Richard Hughey '85
I graduated from Swarthmore in 1985 with a B.S. in Engineering and B.A. in Mathematics. This was just at the time computer science and computer engineering were getting started at Swarthmore. I sampled compiler courses with Charles Kelemen, algorithms and summer research with Charles Grinstead, digital logic and architecture with David Bowler, and PDP-11 assembly and my senior design project in computer architecture with Steve Platt. I went to the Computer Science Department at Brown University, and although a lonely hardware engineer within a software/algorithms-focused department, had a great time designing and building a VLSI parallel processor with 470 processing elements to speed biological sequence analysis.
UCSC Computer Engineering was a great fit to my interests in hardware, software, and algorithms, and 1991 was a great time to join. David Haussler was just beginning his meteoric rise in bioinformatics, and working with him led me to understand the real needs of biologists, and to tackle a number of interesting software and hardware problems. This enabled building a next generation parallel processor (Kestrel) far more appropriately suited to its application domain, and also enabled my work on improving efficiency and functionality in our hidden Markov modeling package for biological sequence analysis.
My experience with top-quality undergraduate education and research at Swarthmore, combined with UCSC's emphasis on undergraduates beyond most research universities, made it natural to work with undergraduates on my projects. I've worked with about 40 undergraduates on both computer engineering and bioinformatics research, many of whom have continued on into our graduate programs. Be sure to take advantage of these opportunities while you're at Swarthmore (or at an NSF REU Site), and return the favor if you become a faculty member.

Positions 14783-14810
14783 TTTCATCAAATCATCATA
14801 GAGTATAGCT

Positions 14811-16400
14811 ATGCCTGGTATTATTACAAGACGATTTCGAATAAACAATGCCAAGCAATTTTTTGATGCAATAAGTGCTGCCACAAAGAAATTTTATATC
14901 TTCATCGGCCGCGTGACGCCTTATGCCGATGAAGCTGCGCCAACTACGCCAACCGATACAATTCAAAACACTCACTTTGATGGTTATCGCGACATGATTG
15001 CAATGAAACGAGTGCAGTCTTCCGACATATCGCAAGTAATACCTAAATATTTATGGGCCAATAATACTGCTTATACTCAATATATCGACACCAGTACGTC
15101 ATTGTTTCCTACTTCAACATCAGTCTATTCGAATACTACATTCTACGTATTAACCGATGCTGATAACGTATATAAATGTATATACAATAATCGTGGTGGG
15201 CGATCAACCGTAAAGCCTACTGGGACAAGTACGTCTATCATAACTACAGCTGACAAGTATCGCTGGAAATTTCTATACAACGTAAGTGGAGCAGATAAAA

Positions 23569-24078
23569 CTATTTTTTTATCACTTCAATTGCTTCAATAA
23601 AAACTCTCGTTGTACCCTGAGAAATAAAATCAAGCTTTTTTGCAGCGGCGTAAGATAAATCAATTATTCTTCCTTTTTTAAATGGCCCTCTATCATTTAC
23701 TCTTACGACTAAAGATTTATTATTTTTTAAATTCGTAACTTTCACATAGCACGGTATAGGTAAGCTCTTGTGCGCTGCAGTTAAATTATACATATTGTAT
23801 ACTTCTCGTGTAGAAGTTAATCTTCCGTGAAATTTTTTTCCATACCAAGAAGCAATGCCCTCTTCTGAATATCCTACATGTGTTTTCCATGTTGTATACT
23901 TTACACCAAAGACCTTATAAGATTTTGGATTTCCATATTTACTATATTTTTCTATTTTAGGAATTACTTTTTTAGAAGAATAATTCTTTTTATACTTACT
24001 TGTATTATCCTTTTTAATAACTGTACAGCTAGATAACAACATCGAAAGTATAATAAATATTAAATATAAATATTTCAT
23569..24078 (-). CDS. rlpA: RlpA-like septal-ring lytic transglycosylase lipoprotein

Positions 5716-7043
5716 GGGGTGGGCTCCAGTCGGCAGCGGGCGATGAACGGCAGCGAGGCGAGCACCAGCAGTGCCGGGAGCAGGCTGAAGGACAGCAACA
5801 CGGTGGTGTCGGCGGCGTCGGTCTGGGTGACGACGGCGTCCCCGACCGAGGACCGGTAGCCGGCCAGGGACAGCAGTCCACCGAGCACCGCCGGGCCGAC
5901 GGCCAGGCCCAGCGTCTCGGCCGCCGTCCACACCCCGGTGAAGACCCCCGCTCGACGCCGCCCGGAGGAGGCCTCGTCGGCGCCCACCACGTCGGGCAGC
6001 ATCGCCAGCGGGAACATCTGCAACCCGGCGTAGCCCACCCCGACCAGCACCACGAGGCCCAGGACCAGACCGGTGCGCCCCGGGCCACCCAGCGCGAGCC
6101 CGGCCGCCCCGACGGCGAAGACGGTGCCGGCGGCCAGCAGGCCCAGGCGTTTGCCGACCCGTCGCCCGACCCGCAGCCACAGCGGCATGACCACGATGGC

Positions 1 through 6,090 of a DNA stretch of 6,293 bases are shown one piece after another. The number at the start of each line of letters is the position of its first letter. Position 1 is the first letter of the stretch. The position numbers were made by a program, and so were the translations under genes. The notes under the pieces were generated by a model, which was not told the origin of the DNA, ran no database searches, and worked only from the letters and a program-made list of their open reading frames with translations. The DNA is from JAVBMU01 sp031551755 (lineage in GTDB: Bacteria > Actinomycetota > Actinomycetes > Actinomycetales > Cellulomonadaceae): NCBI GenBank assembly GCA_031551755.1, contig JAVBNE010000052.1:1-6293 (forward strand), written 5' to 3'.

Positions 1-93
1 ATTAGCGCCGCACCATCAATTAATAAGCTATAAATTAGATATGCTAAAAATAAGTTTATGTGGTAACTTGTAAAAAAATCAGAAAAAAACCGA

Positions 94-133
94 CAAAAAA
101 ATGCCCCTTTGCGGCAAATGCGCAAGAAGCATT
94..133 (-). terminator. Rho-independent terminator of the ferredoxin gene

Since joining UCSC, I have had a strong interest in academic program development, in part due to my Swarthmore experience and to being an "involved" graduate student at Brown. I've done extensive work to improve our MS and PhD in Computer Engineering and BS in Computer Engineering programs, and creating the undergraduate BS in Bioinformatics as well as the MS and PhD in Bioinformatics programs. In 2001, I became Chair of the Computer Engineering department. This has been great fun, because it involves working with an excellent group of faculty, students, and staff, and also provides a broader view of education than one gains just as a faculty member. Reflecting back, there are three experiences that really helped me with this (beyond the general assistance that an engineering degree provides to any career). First, having had an excellent undergraduate experience myself, I'm always trying to improve our own programs. Second, my Quaker upbringing and Swarthmore experience has helped me to bring the department to consensus on issues. Third, my frequent games of Dungeons and Dragons, often as group leader, provided both leadership skills and some of the game playing skills necessary to survive in academia.